Baku

A mansion fit for a PEP

FCA mansion-on-the-heath-3-small

Who lives in a house like this? The dining room at Kenwood Gate

The brilliant Organised Crime and Corruption Reporting Project has published a ‘through the keyhole’ report into the USD25m home owned by the family of Ilham Aliyev, the President of Azerbaijan and the former vice-president of the Azerbaijan’s State Owned Oil Company (SOCAR).

Delving into ownership registers, the OCCRP has unearthed that the house is in fact owned by an Isle of Man registered company called Beckforth Services Limited.

Beckforth Services Limited is owned by President Aliyev, his wife Mehriban and their daughter Leyla Aliyeva. Leyla is registered as owning all of the shares in Beckforth. All three list their address in Baku as 73 Neftchilar Avenue, Baku which is also the SOCAR registered office in the capital. Neft means oil, Neftchilar apparently means Oil Workers.

Aliyev reportedly earns a salary of around USD230,000 per annum. As an elected official, neither he nor his wife can run businesses, which seems fair enough. The report doesn’t mention whether they can own property or not.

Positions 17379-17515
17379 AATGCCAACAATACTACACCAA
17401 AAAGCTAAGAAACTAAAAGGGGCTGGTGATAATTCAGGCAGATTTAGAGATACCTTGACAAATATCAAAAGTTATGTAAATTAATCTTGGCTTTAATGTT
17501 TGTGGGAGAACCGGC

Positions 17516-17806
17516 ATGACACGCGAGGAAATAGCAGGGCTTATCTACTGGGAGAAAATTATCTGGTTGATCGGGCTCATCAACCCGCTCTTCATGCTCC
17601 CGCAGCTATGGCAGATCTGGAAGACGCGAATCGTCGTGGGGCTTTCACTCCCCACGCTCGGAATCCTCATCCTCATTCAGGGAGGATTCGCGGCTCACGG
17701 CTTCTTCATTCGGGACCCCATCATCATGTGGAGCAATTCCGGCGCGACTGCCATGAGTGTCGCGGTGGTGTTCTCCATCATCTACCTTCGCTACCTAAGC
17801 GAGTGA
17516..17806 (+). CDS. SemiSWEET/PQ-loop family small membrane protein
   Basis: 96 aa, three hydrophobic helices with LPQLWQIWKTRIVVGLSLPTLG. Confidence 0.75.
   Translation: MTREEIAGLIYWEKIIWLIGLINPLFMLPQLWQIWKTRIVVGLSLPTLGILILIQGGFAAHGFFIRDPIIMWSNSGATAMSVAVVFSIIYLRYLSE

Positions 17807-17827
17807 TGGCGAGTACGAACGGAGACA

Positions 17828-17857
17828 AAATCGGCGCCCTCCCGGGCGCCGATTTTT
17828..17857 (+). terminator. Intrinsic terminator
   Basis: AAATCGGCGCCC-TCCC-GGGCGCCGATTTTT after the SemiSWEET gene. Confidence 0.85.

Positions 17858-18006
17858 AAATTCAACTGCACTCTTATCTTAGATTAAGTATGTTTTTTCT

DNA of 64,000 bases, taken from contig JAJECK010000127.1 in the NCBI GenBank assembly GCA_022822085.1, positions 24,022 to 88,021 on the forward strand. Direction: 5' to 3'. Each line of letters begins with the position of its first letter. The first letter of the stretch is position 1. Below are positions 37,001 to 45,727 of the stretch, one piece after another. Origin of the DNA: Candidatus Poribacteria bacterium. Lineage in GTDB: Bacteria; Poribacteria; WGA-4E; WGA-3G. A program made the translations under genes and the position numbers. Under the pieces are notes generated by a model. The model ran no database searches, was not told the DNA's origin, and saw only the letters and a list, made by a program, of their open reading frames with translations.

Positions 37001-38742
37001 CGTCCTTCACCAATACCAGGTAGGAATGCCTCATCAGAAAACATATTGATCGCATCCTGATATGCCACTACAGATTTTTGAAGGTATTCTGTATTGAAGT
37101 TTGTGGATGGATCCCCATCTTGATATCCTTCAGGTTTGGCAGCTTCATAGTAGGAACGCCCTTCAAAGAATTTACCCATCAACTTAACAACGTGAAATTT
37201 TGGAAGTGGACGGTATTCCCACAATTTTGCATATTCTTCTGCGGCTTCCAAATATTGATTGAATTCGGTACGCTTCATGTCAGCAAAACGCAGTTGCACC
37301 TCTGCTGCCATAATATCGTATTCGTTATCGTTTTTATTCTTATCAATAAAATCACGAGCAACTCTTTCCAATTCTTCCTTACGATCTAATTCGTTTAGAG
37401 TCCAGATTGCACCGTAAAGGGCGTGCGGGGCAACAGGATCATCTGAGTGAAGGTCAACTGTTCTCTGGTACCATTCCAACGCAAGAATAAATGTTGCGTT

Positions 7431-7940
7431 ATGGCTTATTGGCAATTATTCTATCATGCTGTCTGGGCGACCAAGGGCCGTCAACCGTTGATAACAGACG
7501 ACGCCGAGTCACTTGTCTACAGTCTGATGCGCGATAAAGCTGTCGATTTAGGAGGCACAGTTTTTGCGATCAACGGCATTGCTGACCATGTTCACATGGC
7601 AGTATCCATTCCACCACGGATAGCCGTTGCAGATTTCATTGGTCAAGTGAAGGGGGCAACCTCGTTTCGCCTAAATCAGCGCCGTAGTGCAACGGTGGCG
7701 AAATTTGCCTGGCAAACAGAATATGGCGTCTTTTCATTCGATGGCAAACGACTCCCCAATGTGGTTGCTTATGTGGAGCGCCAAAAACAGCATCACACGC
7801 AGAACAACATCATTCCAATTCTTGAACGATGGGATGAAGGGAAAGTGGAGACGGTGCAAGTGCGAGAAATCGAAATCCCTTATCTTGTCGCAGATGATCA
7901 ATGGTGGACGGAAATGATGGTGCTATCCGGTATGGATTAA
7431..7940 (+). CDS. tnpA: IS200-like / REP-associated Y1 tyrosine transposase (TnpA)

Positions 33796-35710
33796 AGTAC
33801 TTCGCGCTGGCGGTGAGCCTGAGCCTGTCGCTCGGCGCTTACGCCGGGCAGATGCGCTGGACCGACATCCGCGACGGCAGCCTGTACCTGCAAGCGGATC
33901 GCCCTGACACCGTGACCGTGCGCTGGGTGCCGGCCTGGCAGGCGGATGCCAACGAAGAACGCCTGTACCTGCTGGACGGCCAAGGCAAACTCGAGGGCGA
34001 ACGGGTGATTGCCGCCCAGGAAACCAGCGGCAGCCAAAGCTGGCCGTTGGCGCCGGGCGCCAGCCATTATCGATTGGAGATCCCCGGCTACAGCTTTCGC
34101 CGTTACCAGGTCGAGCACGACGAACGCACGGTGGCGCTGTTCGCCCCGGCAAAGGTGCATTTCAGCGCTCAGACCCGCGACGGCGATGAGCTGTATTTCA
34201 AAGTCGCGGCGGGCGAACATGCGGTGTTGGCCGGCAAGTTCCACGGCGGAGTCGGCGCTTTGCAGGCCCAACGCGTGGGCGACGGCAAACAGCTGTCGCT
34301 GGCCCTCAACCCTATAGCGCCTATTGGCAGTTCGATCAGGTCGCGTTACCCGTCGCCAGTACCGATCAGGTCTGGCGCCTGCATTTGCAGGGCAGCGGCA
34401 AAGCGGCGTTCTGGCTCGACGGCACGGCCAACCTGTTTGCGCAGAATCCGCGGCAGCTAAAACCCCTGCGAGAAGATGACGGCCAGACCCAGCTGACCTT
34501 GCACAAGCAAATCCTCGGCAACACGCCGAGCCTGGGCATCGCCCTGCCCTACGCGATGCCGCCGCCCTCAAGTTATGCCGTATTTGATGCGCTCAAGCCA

The house on Hampstead Heath was acquired in 1998. This was seven years after the fall of the Soviet Union, which had governed Azerbaijan from Moscow for the previous seventy years. At the time President Aliyev was the VP at SOCAR; Azerbaijan’s oil and gas sector. This year, Aliyev spoke at the Caspian Oil and Gas Exhibition. The President’s ties to the sector are still strong – unsurprisingly as this has been responsible for the country’s high economic growth, according to the CIA World Factbook.

Watch this video for the full picture.

Readers could be forgiven for thinking that the high economic growth and booming Azeri prosperity symbolised by the emblematic Flame Towers, and the clutch of extremely high value goods outlets opened in Baku has been spread across the country.

FCA Italian ShoesThis  2012 report from the New York Times offers an insight into Baku’s luxury goods market, with Italian high-end designer goods topping the scale.  It makes an interesting observation which sheds light on how different countries record trade levels. ‘Between 2003 and 2009, Italy recorded exports to Azerbaijan of roughly $1.6bn ; during the same period, Azerbaijan recorded imports from Italy of $857m.’ If the figures are correct, some USD143m in imports went astray. That’s a lot of hand-stitched shoes.